Henoch-Schonlein Purpura (HSP) may present as a purpuric rash limited to the extensor surfaces of the lower limbs. A patient with suspected HSP who presents unwell as defined in Figure 1 should be managed as per meningococcal disease, with additional investigation for HSP. See full guideline ‘Management of Henoch-Schonlein Purpura in Patients Under 16 Years’.

Idiopathic Thrombocytopenia Purpura (ITP) may present with petechiae and isolated thrombocytopenia. A blood film must be sent to rule out differential such as malignancy and Thrombotic Thrombocytopenia Purpura (TTP).

Non accidental injury (NAI) petechiae in association with bruising are a strong predictor of abusive injury. Inflicted injuries may not always have associated bruising and may leave a ‘negative’ imprint of the object used. Following a high-velocity injury, an unbruised negative image may be outlined by a fine rim of petechiae.

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Empirical options for suspected Meningococcal Disease

Duration: Review at 36 hours


Recommended (1st line) treatment

2nd Line Treatment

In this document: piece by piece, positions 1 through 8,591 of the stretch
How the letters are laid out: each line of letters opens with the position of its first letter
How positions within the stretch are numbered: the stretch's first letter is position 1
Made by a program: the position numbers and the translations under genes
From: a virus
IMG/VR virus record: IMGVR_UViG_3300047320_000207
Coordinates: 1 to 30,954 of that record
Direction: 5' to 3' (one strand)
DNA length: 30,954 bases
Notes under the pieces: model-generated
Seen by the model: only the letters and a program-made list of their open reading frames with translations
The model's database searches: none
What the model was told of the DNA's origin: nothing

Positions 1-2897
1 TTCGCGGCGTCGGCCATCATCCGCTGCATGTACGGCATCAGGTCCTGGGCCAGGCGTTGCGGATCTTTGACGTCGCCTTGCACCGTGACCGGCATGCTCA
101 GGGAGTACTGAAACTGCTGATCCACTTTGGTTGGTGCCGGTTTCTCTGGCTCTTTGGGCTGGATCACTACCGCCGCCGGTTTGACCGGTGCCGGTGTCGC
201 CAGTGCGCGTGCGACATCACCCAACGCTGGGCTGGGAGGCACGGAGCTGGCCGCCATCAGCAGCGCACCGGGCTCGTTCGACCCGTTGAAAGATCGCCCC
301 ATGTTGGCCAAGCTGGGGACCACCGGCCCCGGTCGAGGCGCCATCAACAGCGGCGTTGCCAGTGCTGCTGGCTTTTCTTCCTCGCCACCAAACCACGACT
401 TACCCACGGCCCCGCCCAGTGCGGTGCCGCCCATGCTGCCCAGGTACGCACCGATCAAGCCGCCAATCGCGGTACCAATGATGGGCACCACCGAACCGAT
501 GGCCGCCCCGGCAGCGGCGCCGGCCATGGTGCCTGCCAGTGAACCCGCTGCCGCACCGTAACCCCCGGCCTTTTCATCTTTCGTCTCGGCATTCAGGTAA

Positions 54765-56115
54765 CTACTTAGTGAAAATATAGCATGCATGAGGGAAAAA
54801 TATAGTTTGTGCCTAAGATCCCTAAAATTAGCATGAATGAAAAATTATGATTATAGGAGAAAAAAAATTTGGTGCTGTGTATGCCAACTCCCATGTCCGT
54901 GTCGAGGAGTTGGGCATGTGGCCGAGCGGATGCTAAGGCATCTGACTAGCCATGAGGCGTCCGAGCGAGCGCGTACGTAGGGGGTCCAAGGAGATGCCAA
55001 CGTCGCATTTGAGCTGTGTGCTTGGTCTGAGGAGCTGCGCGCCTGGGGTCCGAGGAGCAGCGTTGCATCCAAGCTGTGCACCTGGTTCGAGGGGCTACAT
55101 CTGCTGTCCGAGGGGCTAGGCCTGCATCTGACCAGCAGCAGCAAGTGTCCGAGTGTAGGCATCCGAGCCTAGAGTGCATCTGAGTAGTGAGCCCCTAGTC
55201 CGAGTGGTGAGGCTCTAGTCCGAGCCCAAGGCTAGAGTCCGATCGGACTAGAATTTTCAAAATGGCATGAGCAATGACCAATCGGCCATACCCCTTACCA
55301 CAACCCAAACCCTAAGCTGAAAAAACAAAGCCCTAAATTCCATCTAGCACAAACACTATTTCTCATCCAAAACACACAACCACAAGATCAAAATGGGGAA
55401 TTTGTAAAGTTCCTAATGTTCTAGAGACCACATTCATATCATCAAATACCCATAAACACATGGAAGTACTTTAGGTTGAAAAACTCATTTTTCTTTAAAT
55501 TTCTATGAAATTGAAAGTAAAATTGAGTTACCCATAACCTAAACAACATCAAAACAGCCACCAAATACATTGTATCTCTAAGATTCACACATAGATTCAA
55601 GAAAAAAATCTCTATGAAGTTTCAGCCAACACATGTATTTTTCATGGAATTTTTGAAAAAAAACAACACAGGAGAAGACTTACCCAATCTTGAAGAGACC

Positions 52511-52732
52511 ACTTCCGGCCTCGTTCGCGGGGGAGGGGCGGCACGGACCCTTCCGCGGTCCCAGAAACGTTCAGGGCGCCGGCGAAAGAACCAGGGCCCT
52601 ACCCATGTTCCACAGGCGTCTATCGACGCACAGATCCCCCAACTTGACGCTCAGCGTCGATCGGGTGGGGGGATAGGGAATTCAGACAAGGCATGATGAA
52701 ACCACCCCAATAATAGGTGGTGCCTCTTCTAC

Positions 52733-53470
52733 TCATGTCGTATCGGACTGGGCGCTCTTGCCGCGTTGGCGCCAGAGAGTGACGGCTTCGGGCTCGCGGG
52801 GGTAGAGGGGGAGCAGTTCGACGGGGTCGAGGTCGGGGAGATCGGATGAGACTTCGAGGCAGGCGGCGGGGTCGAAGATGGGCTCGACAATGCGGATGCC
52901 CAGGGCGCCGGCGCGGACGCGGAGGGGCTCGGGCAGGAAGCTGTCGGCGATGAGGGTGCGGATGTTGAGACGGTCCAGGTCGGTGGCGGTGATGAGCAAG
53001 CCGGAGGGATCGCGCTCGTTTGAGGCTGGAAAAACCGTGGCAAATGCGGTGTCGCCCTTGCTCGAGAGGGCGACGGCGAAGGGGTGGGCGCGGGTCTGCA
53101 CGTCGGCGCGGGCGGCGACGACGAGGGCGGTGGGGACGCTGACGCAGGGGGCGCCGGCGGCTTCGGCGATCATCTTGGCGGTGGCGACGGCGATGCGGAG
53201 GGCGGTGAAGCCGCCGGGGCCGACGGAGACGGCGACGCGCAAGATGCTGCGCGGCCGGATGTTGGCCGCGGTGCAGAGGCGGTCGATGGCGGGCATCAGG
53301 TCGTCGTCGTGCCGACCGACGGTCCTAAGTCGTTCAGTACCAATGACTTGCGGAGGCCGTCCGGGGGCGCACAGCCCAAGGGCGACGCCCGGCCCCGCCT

>3 Months

Ceftriaxone electronic Medicines Compendium information on Ceftriaxone (80mg/kg) IV3 every 24 hours

Discuss with Microbiology
if there is documented Cephalosporin allergy or severe Penicillin allergy


1-3 Months4

Cefotaxime electronic Medicines Compendium information on Cefotaxime (50mg/kg) IV every 6 hours

<1 month

Please refer to Leeds infection Guidelines: ‘Neonatal guideline’ or ‘Fever/ infection unknown focus

Ambulatory antibiotics: If patient is to be treated on this pathway please refer to the ambulatory antibiotic guideline.

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Patients with a petechial rash and fever with a low CRP and a normal WCC can be discharged after 4 hours with safety net advice on when to re-attend. Parents should be given a sepsis leaflet.

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  1. It is a clinical decision what constitutes as a raised CRP. A CRP <6 makes Meningococcal disease very unlikely.
  2. A raised or low White Cell Count (WCC) is defined by the reference ranges on ICE results